The High Court Orders Trustees to give more information to beneficiaries

The High Court has ruled on the extent to which a beneficiary is able to request information from a trustee in relation to a trust and the application of legal professional privilege to any requested document.

This story involves a couple that bought a farm as beneficial joint tenants. Sensibly, Mr and Mrs Tamplin made a Will, entrusting their half to the other in the event of their death.

Following the death of Mr Tamplin, the estate was left to his wife as specified in the Will. Once she was the sole beneficial owner, Mrs Tamplin then created a trust, consisting of half the farm’s equity and left it to her six children. Upon her death, the trust was in place and her wishes were secured.

However, she had not made provisions or thought about the implications of her children dying. With four of her children now dead, the trust was passed on to their children, Mrs Tamplin’s grandchildren.

This is where the case was based. The two remaining children, Charles Edward Tamplin and Jane Wayne, became the trustees of the trust; the grandchildren becoming beneficiaries of the original beneficiaries, their parents.

The claimants and grandchildren wanted greater transparency of the trust and its investments. When they originally requested legal documents relating to option agreements as the farm had development potential and its value could exceed £10 million, correspondence from legal advisers and information relating to use and occupation of the land, the trustees refused to comply.

This information was originally rejected by the trustees, refusing to disclose the information as the grandchildren were not originally beneficiaries. County Court judgements ruled in favour of the grandchildren and declared them as official trustees that were entitled to information.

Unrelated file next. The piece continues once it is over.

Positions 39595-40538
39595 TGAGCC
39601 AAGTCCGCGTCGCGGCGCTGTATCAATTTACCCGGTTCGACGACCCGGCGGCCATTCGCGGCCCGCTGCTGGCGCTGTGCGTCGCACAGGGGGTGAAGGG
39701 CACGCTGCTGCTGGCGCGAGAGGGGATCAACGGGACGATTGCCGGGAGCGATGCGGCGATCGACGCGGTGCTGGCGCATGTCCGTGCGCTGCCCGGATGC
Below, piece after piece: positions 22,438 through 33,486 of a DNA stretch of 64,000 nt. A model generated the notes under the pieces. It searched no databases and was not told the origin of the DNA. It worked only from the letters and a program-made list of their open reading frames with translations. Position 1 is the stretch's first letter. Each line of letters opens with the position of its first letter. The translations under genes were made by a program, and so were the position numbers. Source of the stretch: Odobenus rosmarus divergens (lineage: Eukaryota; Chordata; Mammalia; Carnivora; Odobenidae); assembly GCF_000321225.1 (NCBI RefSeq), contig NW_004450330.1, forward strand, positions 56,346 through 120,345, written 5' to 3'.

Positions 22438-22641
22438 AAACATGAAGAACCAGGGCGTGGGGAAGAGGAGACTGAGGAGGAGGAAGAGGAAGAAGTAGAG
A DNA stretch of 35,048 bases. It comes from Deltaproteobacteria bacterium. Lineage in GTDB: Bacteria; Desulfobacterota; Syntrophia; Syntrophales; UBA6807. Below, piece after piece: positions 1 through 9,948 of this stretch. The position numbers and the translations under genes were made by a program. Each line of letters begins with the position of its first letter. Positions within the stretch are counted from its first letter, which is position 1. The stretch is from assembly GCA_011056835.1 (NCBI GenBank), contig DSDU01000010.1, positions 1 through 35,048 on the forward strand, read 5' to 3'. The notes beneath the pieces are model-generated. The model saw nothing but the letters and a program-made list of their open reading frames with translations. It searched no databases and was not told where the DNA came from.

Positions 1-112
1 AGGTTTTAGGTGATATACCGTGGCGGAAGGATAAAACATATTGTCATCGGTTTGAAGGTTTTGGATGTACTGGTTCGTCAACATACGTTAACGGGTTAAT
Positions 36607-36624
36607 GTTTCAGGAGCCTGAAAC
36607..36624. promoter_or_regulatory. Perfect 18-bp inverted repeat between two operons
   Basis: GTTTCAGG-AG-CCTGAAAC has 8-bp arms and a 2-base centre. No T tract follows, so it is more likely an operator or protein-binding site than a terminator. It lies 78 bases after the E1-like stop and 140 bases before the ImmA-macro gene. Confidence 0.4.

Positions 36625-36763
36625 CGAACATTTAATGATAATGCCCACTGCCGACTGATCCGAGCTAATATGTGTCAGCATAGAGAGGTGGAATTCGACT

The beneficiaries were given some trust account documentation that they deemed to be inadequate which is where we find the case in the present day. The issues that needed to be determined by the court were:

  • whether the trustees were required to disclose further information regarding their stewardship of the Trust.
  • whether any of those documents attracted legal professional privilege in which case they could be withheld from disclosure.

The Court agreed that the beneficiaries had not been given adequate information by the trustees about issues pertaining to the Trust’s assets. Furthermore, the Court authorised the disclosure of the information requested by the beneficiaries.

However, the Court ruling was made with specific exceptions. The documents were restricted to those concerning the beneficiaries only. Any working papers belonging to advisers were not permitted, nor were any documents relating to the trustees in any capacity that did not relate to the trust.

The Court claimed that beneficiaries are only entitled to documents and advice protected by legal professional privilege, if those documents were created for the benefit of the trust and paid for out of trust funds.

The ruling also restricted beneficiaries to know how the trust assets had been dealt with; they were not entitled to request an explanation for trustee trust actions.

Have you experienced issues concerning ageing trusts that involve new generations of beneficiaries? Should we plan to involve hypothetical situations like the death of a direct beneficiary in a assets held in trust?   

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